Only Sociopaths Intentionally Hurt Animals: A Professional View

Here at PETA, we see horrible animal abuse cases day after day. Our Cruelty Investigations Department is on call 24/7, helping animals and making sure that those who abuse them are held accountable. If you are like us, you have probably spent a good deal of time scratching your head wondering what kind of person would do such horrible things. That’s why we asked Dawn Drucker, PETA supporter and psychotherapist, to share her professional perspective on this.

I am a psychotherapist who has worked with all manner of people, including individuals of all age groups as well as individuals with personality disorders. I have found (and other psychotherapists I’ve talked to and whose findings I’ve read about agree with me) that there is a correlation between individuals who harm or kill animals and sociopathic behavior.

The Diagnostic and Statistical Manual of Mental Disorders (DSM) is published by the American Psychiatric Association, and it is used as a tool by mental-health workers to diagnose clients’ psychological problems, based on their symptoms and behavior. Diagnosing clients is necessary for the development of their treatment goals. Unfortunately, there are limited diagnostic tools to confirm the link between cruelty to animals and sociopathic behavior, but sociopathic behavior and the sociopathic personality type are indeed prevalent in our society.

For example, serial killers such as Ted Bundy, Jeffrey Dahmer, and Richard Ramirez—as well as countless other serial killers, murderers, and rapists—all abused animals as children, and that behavior escalated into harming humans.

The sociopathic personality first develops in early childhood or adolescence and is classified under the diagnosis of “conduct disorder,” which then develops into “anti-social personality disorder” (both of these are listed in the DSM). One of the early signs of a conduct disorder is often cruelty to animals.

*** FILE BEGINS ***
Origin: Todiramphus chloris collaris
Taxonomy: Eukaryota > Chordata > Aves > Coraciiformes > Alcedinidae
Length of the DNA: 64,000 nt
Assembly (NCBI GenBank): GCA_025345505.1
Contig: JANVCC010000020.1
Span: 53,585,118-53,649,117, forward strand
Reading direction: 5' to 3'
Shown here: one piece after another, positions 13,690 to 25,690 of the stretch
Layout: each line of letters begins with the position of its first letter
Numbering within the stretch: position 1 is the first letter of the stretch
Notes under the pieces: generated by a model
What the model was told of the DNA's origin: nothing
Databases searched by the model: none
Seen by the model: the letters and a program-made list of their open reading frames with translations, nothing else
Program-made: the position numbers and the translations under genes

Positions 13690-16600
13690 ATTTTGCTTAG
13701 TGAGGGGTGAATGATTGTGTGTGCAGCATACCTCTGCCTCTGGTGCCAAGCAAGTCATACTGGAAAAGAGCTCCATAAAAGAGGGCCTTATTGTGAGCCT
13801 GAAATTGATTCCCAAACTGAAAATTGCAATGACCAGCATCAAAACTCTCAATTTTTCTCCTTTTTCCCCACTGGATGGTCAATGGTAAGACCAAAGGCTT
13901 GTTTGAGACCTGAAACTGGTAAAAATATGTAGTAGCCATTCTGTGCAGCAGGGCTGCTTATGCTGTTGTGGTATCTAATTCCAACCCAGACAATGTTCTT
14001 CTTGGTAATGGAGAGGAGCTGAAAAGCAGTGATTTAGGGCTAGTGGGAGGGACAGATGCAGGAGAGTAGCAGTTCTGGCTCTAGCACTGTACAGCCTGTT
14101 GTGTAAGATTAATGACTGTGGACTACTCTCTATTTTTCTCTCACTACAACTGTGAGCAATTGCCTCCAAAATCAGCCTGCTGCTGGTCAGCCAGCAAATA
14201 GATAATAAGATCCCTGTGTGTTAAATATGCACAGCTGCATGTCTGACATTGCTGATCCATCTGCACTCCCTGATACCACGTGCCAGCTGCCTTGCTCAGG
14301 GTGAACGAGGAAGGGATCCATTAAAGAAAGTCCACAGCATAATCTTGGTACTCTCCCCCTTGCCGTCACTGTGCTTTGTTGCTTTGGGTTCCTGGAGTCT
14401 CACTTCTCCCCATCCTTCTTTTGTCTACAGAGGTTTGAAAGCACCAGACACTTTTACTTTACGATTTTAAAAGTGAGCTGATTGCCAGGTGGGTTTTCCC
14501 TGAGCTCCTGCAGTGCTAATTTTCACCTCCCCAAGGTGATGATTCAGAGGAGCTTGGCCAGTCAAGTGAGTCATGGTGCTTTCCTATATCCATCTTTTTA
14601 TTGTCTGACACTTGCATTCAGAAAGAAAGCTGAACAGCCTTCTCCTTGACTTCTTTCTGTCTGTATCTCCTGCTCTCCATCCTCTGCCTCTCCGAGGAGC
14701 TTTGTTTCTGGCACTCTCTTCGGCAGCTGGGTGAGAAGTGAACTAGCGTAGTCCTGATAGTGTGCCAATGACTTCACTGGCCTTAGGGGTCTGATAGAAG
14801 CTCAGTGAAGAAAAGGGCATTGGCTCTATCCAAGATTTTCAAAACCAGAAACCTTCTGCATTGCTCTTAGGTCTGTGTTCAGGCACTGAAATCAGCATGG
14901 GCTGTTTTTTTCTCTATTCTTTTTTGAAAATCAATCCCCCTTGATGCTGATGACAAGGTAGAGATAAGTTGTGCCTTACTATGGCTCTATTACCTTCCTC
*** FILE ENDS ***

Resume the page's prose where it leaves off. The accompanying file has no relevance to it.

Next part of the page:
An individual who is able to engage in cruelty to animals appears to have no conscience, and thus no remorse for his or her behavior. The act of cruelty to animals results from an apparent need for power and control, and this need is accompanied by a lack of empathy. Animals are targeted, especially helpless and defenseless ones, because the perpetrator does not recognize or care that they have feelings, and can experience not just physical pain but also emotional pain.

Animals can feel pain and suffer, just as humans can, but since sociopaths have a general inability to empathize, they are able to inflict pain and agony on sentient beings with no feelings of remorse—hence the increased probability that cruelty to humans is a next step.

I have often worked with clients whose attitude was “It was just an animal, so who cares?” They describe feeling a “rush” after abusing and killing an animal. This rush can also occur in people who inflict cruelty on other humans, so if a person is capable of abusing, torturing, and killing an animal, he or she may decide to go even further and inflict harm on another human being in order to achieve the same rush.

The link between violence against animals and violence against humans is well established.

Dawn Drucker, M.S., L.M.F.T., L.C.D.C., has a master’s degree in clinical psychology from Eastern Michigan University and is an L.M.F.T.-licensed marriage and family therapist and an L.C.D.C.-licensed chemical dependency counselor in Texas.